Opinion | Amazon Labor Union offers key lesson for labor


Photo courtesy of Joe Piette/Flickr

Protestors take to the streets of Philadelphia to support the Alabama Amazon Union. Senior Columnist Eddie Ryan writes about Amazon’s actions toward the suppression of unionization within its workforce.

By Eddie Ryan, Senior Columnist

Coverage of noteworthy events, particularly when those events are aberrant or even mold-breaking, is usually laced with cliches. How often have we all heard a movement lauded as “grassroots,” or some triumph as a “Cinderella story”?

This fact makes those times when the cliches ring true that much sweeter. Such is the case with the recent unionization of an Amazon warehouse in Staten Island, which established the Amazon Labor Union, the first in American history.

Of greatest importance is the true grassroots character of the workers’ campaign. In contrast to other unionization efforts, including an ongoing battle in Bessemer, Alabama, to form another Amazon union. Workers at the J.F.K.8 warehouse declined to enlist the support of established unions. 

This achievement belongs to these workers, local people who, long-suffering under inhumane and oppressive labor conditions, caught a glimpse of the power of organizing and pursued it.

Christian Smalls, founder of the Amazon Labor Union, gave the campaign its initial propelling thrust. After inquiring about the warehouse’s lack of COVID-19 safety precautions early in the pandemic, Smalls — a worker who had not tested positive for the virus — was dubiously placed in quarantine by Amazon. After breaking quarantine to lead demonstrations outside the warehouse calling for adequate COVID-19 protections, Smalls was promptly fired.

This spurred Smalls and Derrick Palmer, another J.F.K.8 worker, to launch a bold unionization drive in pursuit of better pay, benefits and safety for workers.

This win reaffirmed what many already knew — that Amazon abuses its workers and that those workers have the right to unionize. What’s more, the Amazon Labor Union succeeded by returning to the fundamentals of labor organizing. 

The strength of American labor unions has dropped precipitously since the mid-20th century, and Amazon has done its best to bludgeon organized labor even deeper into decline since the company was founded. A routinely deployed array of union-busting tactics has insulated Amazon from labor’s demands for over twenty years.

These tactics include: giving out anti-union materials for managers to disseminate, launching propaganda campaigns in which unions are wrongly labeled “third parties” and holding “captive audience” meetings where workers are made to listen to anti-union lectures from management. This is not to mention outright illegal actions like hiring Pinkerton agents — the violent strike-busting henchmen of America’s robber-baron era — to surveil workers trying to unionize.

Amazon largely relied on its standard playbook during the J.F.K.8 campaign. Nevertheless, the workers deftly thwarted the company’s efforts to defame and deny them. 

Management sold workers lies about the union’s intentions and miscast it as a “third party” rather than a representative body made up of the workers themselves. They plastered warehouse walls with signs reading “Your voice. Your vote. Vote no” before the unionization vote — a move described as “childish” by one employee. Management also ran numerous captive audience meetings at J.F.K.8.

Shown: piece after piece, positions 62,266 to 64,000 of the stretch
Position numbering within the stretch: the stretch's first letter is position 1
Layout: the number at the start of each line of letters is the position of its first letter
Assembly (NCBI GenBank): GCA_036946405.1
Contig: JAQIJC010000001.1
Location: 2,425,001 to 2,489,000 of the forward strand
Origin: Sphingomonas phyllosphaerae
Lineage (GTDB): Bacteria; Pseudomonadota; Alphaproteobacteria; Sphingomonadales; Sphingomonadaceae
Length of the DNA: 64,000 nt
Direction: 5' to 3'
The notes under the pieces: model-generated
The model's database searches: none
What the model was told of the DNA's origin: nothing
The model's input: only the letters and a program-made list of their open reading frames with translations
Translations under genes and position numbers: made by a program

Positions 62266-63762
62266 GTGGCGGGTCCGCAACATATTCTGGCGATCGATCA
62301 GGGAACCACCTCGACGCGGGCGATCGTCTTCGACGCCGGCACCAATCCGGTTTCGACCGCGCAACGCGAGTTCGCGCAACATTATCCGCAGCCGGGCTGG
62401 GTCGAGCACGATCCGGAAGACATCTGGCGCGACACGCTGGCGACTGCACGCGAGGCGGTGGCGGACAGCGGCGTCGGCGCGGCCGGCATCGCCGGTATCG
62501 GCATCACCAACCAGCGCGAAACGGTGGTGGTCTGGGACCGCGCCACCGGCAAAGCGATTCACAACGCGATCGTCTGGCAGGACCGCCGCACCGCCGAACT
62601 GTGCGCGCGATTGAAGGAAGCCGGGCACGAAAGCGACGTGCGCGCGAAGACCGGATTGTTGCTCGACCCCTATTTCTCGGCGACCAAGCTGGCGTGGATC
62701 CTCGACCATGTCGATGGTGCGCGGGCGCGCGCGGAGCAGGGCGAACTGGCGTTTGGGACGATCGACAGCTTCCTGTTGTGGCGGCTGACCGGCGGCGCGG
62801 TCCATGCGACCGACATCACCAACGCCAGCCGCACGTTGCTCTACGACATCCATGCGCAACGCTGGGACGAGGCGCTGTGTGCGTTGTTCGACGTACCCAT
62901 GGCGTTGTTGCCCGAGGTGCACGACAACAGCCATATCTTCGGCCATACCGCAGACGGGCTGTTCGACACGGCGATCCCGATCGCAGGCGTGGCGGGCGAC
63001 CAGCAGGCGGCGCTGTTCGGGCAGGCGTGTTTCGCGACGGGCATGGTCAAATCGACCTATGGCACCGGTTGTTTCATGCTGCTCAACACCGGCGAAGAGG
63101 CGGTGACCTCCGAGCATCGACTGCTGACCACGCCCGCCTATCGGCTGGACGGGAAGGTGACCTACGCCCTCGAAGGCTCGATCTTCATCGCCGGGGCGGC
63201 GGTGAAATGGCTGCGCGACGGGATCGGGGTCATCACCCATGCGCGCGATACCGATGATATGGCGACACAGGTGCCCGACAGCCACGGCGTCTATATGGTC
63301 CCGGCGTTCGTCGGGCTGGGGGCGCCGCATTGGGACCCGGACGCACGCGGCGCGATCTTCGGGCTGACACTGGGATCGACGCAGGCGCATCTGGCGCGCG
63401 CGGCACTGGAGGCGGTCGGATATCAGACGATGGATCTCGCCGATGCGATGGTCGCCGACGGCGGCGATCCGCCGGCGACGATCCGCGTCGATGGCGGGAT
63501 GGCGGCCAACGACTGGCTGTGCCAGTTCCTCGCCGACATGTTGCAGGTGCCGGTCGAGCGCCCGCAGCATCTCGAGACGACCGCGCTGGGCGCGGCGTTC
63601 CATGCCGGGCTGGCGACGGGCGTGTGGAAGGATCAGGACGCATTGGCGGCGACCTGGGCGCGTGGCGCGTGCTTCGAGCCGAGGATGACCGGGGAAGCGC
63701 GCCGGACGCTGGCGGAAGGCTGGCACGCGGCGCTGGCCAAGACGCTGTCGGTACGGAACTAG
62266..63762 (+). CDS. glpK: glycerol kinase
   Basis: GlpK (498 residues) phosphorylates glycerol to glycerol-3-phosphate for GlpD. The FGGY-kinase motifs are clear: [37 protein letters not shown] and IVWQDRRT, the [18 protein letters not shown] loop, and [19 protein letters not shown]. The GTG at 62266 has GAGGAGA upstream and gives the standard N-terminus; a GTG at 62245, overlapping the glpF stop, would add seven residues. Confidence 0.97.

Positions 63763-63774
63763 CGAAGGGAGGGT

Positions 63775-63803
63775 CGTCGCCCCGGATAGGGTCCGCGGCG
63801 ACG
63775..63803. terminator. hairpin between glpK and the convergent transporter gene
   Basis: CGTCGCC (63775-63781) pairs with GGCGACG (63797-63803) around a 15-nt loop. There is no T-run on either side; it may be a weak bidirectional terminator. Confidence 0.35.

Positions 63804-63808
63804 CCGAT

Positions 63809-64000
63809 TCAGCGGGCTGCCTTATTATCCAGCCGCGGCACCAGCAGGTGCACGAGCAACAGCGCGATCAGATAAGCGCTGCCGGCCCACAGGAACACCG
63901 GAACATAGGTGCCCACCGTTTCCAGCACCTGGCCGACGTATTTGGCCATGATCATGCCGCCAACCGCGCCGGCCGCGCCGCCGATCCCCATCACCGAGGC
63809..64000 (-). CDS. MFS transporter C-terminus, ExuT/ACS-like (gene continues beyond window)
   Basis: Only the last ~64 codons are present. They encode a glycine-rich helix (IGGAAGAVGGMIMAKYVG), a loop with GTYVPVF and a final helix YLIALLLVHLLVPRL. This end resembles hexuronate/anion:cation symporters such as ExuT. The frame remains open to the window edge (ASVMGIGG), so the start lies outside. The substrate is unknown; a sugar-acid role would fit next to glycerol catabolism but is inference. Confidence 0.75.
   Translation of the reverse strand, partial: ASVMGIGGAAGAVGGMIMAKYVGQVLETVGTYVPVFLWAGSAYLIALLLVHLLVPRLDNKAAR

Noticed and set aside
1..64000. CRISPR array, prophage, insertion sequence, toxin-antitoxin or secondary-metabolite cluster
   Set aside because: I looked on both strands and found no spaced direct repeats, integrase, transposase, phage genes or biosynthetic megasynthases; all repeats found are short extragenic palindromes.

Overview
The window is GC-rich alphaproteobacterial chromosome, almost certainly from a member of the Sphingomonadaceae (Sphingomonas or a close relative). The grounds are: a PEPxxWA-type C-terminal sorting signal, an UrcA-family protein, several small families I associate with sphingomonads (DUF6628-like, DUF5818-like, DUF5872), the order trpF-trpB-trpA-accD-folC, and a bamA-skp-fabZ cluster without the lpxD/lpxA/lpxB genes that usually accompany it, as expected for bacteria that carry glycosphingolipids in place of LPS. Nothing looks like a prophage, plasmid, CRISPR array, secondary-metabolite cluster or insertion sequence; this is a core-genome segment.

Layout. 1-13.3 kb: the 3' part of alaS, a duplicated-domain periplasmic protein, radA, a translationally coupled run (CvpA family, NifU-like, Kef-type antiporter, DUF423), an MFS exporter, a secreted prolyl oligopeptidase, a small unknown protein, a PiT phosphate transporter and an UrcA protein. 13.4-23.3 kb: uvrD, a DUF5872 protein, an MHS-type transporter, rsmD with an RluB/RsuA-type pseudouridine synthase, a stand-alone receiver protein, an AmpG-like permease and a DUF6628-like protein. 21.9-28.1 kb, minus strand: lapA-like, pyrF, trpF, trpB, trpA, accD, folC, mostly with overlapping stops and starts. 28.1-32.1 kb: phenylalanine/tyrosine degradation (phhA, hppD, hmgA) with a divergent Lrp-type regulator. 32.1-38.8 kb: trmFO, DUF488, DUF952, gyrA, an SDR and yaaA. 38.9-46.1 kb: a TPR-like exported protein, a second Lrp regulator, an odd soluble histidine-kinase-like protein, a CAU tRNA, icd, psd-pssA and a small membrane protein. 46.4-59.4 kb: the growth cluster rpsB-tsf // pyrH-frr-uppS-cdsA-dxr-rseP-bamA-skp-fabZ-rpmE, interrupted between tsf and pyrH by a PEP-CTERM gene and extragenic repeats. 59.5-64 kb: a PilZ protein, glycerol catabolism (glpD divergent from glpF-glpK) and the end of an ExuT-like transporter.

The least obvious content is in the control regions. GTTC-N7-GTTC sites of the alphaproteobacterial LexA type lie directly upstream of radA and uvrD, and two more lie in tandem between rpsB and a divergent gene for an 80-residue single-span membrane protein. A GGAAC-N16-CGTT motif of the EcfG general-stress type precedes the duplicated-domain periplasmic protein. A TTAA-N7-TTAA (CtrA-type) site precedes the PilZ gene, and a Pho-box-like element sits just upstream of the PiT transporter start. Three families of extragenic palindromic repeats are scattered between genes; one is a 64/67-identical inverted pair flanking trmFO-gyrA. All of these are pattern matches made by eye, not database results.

Racism pervaded Amazon’s suppression of the union as well. The company apparently thought it could kill the movement by publicizing Smalls’ role in it. One executive called him “not smart or articulate” and said that Amazon should try to make him the face of the budding union. Smalls, who is Black, embraced the idea and led the organizing effort with admirable charisma and savvy.

It shouldn’t come as a surprise when Amazon’s tactics start looking dystopian, either. Citing the supposed risks of allowing “free text” on an internal messaging app for workers — namely, that workers might foster a “negative associate experience” with their complaints — the company created an “auto bad word monitor.”

If implemented, this feature would censor anyone who attempted to write a word or phrase included in the list of banned speech. Those who study the list might discover with amusement that it inadvertently censors a lot of speech Amazon presumably favors — “I hate unions,” for instance — an irony likely lost on execs.

In response, the ALU got creative. Organizers talked to workers at the bus stop in the morning, informing them of the union’s goals. They had a counter presence at every captive audience session, making their side of the debate known and even dialing back on boisterous disruptive tactics when they sensed this approach rubbed workers the wrong way.

Most importantly, the ALU ran a transparent, human-centered operation. These workers committed to the gritty work of educating one another and building solidarity, and did so without establishment resources. Therein lies the revolutionary potential of this victory, perhaps the germ of a resurgence for American labor.

Corporate executives and labor leaders alike are debating the implications of the ALU’s win. It is, after all, a veritable “Cinderella story.” J.F.K.8’s success could prove difficult to replicate, and Amazon unions in general face a different set of challenges than workers at companies like Starbucks, where it’s a matter of unionizing a cafe rather than a large warehouse of employees. 

Regardless of these uncertainties, the ALU served us all an important reminder: return to the fundamentals of organizing, and do so with compassion and creativity. Their approach should inspire all activists fighting for workers’ rights today.


Eddie is a junior in LAS.

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